Synopses & Reviews
A portrait of fashionable society at the height of an era, The Edwardians reveals, through the lives of its characters, all that was glamorous about the periodand all that was to lead to its downfall. Sebastian and Viola are children of the English aristocracy. Handsome and moody, 19-year-old Sebastian is heir to Chevron, a vast country estate. Tying him to his inheritance is a deep sense of tradition and love of the English countryside, but he loathes the cold, extravagant society of which he is a part. At 16, his sister Viola is more independent: an unfashionable beauty who scorns every part of her inheritancemost particularly that of womanhood. It is July 1905, and Chevron is once again the site of a lavish house party. The guests include the great beauty Lady Rochampton and the explorer Leonard Anquetil. It is Lady Rochampton who will initiate Sebastian in the art of love, but it is the Anquetil who opens for both brother and sister the gateway to another world.
"Sackville-West has borrowed in her prose writing some . . . function of poetry, the ability to suggest far more than she says." —New York Times
A portrait of fashionable society at the height of the Edwardian era, revealing, through the lives of Sebastian and Viola, all that was best in it, and all that was to lead to its downfall. The author also wrote "All Passion Spent", "No Signposts in the Sea" and "Family History".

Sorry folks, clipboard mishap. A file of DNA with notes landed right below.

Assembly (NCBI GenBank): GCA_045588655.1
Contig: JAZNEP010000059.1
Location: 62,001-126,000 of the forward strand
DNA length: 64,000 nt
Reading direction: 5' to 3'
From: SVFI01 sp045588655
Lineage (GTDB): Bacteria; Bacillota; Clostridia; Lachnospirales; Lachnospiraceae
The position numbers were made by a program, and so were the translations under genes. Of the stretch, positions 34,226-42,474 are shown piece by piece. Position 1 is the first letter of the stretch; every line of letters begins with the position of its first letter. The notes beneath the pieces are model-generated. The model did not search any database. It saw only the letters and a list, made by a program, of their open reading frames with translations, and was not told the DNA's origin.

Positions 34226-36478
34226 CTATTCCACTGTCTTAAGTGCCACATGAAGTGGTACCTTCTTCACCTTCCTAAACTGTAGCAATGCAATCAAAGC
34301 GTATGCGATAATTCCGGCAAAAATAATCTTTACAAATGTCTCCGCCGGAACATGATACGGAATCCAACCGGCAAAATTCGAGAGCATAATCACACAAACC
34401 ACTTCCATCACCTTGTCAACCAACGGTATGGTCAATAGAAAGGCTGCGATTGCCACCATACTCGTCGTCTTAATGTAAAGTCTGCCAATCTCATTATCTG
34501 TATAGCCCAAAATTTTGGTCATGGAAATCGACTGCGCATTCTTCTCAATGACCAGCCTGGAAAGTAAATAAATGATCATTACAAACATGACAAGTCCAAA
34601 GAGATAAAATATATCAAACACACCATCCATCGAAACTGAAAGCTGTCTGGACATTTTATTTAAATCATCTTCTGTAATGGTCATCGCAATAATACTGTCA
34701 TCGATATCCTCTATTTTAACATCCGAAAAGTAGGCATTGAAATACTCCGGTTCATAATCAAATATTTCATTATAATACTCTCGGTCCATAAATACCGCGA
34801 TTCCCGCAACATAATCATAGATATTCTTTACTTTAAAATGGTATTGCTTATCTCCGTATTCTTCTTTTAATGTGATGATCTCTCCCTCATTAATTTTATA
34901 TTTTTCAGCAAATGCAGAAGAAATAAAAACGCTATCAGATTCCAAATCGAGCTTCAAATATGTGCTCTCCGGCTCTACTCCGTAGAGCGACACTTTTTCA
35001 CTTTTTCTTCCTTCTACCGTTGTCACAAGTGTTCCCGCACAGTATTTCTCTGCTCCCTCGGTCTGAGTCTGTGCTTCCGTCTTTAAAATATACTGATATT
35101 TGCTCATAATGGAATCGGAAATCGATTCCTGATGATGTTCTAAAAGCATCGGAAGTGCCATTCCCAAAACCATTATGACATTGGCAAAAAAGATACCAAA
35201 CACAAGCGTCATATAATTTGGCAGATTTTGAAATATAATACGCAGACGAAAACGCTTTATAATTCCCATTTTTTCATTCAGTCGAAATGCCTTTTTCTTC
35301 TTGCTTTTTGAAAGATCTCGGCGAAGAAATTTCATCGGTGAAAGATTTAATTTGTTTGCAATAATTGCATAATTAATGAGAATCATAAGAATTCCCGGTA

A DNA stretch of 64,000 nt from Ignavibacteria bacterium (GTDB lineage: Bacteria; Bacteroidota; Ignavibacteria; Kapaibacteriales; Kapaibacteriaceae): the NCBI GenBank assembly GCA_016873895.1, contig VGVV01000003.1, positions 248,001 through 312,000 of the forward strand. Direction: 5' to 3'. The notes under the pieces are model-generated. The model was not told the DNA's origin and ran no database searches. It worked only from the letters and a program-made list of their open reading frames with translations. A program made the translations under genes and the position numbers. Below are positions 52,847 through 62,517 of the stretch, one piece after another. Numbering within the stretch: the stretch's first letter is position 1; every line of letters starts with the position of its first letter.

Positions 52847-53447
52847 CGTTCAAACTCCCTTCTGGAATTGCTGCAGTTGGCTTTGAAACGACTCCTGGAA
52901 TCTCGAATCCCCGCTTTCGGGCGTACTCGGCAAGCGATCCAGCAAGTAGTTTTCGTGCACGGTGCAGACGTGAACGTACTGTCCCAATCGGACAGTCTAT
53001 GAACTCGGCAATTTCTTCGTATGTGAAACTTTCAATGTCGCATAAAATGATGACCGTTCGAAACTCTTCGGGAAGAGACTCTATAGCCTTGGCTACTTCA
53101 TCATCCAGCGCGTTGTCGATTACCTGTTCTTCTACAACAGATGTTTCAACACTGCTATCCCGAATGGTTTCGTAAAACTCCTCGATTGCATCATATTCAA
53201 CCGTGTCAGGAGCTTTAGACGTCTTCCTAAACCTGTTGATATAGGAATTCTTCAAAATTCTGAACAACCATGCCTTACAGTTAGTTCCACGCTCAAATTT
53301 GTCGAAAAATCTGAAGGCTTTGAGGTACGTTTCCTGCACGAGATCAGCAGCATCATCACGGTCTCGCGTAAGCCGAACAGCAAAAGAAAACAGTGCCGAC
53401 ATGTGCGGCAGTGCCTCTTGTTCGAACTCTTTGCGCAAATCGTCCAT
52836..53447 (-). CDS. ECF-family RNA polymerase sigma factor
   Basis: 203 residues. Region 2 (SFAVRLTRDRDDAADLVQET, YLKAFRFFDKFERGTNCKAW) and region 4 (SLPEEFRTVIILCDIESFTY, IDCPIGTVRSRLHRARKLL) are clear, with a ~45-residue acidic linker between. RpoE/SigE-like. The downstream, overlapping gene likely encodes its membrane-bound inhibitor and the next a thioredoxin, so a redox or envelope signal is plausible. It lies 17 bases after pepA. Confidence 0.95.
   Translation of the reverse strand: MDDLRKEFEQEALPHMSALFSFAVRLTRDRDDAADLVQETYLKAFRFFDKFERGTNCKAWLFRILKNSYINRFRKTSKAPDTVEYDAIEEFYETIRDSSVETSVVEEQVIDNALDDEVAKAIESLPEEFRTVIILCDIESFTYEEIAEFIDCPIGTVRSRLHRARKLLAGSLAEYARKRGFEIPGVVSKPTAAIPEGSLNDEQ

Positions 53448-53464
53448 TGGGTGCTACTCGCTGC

At nineteen, Sebastian is a duke and heir to a vast country estate. A deep sense of tradition binds him to his inheritance, though he loathes the social circus he is a part of. Deception, infidelity and greed hide beneath the glittering surface of good manners. Among the guests at a lavish party are two people who will change Sebastian's life: Lady Roehampton, who will initiate him in the art of love; and Leonard Anquetil, a polar explorer who will lead Sebastian and his free-spirited sister Viola to question their destiny.
A portrait of fashionable society at the height of the era, THE EDWARDIANS revealed all that was glamorous about the period - and all that was to lead to its downfall. First published in 1930, it was Vita Sackville-West's most successful book.